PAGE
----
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Tom Howell Jr.

Tom Howell Jr.

Tom Howell Jr. covers politics for The Washington Times. He can be reached at thowell@washingtontimes.com.

Articles by Tom Howell Jr.

Delegate Eleanor Holmes Norton, the District's non-voting congressional representative, said she had no confirmation of the language of a rider and that Democrats assured her Tuesday afternoon that negotiations were continuing on the matter. (Associated Press)

Congress axes D.C. marijuana legalization in spending plan

A voter approved ballot initiative legalizing marijuana in the District and a council-passed measure decriminalizing the drug fell victim to federal budget negotiators, who inserted an amendment into a massive $1.1 trillion spending bill that effectively restores criminal penalties for pot possession in the nation's capital. Published December 9, 2014

Obamacare architect Jonathan Gruber said the health care bill was written in a "tortured" way to ensure the Congressional Budget Office didn't score the individual mandate as a tax, even though the U.S. Supreme Court ultimately upheld the mandate as constitutional under Congress' taxing power. "Lack of transparency is a huge political advantage," Mr. Gruber said at the time. "And basically, call it the stupidity of the American voter or whatever, but basically that was really, really critical to get the thing to pass." (Associated Press)

Gruber to face hostile House panel, tea party 'I'm with Stupid' T-shirts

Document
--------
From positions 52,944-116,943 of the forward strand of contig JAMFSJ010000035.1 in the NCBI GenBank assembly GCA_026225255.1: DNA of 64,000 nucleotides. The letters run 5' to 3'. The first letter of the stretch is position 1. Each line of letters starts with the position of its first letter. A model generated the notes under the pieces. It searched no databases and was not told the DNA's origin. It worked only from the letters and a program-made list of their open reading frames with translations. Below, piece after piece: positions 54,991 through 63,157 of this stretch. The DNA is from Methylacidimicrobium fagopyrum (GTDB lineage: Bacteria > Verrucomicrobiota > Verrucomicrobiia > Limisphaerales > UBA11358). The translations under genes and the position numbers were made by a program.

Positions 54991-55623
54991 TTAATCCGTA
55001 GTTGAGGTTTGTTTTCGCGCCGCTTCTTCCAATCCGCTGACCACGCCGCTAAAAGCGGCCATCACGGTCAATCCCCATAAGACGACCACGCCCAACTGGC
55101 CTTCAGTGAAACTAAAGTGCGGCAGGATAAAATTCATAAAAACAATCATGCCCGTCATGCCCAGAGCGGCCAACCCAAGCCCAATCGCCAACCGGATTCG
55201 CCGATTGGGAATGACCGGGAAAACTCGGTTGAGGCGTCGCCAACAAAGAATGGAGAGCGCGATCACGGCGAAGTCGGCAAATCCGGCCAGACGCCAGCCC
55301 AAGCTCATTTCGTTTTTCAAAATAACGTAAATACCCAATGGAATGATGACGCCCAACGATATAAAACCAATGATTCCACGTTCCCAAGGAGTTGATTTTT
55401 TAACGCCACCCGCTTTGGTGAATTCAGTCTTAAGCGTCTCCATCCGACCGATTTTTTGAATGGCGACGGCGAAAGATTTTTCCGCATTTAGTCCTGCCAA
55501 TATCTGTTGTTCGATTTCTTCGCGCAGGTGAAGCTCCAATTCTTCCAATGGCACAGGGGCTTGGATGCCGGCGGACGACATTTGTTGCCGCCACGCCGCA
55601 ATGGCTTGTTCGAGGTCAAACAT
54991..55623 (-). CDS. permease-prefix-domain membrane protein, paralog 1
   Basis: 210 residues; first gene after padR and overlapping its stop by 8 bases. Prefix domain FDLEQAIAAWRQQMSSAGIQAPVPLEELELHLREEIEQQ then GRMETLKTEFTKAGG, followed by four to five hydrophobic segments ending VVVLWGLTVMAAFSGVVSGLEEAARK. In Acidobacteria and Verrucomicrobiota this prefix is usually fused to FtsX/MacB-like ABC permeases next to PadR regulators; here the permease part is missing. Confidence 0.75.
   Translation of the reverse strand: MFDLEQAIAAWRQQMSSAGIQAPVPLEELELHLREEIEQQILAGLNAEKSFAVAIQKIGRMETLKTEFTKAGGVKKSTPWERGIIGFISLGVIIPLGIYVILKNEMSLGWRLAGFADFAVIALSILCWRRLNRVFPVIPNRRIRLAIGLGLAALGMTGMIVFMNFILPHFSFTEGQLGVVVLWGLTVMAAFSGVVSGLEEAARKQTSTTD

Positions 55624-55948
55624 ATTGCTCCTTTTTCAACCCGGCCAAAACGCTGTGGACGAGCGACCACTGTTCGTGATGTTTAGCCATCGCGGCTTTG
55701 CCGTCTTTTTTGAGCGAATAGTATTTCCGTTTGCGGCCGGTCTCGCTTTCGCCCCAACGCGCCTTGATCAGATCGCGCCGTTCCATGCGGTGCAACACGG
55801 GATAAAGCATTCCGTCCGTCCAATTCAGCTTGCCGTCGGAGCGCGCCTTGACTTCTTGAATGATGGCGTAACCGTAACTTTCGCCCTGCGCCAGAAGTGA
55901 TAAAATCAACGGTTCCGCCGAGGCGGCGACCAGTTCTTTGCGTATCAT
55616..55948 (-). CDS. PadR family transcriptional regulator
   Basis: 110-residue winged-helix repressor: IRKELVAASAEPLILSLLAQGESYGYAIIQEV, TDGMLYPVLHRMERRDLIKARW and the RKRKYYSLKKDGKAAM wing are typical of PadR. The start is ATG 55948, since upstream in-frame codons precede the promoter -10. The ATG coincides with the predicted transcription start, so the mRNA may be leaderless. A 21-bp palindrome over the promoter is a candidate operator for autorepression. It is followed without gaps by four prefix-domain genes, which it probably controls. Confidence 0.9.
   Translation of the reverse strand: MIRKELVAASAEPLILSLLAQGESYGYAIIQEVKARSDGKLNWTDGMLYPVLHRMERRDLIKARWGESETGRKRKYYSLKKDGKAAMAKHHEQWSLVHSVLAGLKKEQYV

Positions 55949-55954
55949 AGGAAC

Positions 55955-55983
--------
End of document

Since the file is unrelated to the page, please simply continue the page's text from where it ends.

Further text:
A tea party group said its members will greet Jonathan Gruber, the man at the center of Obamacare's troubled public image, with T-shirts reading "I'm with Stupid" when he shows up to defend himself Tuesday before what's likely to be a hostile congressional panel. Published December 8, 2014

Obamacare supporters have labeled it the "primary care cliff," and say it would be a disaster for the health of 22 million poor Americans if the country goes over the Sept. 30 deadline without finding more money for the programs. "It will precipitate a huge crisis in primary care," said Sen. Bernard Sanders, Vermont independent. (Associated Press)

Obamacare nears 'primary care cliff,' with programs serving poor set to expire

Republicans won't need to lift a finger to make a dent in at least three Obamacare programs. The trio of primary care programs, which serves poor Americans, is due to expire at the end of this fiscal year unless Congress finds more funding. But keeping the programs alive could be a tough sell amid a political climate still sour on President Obama's signature health law. Published December 7, 2014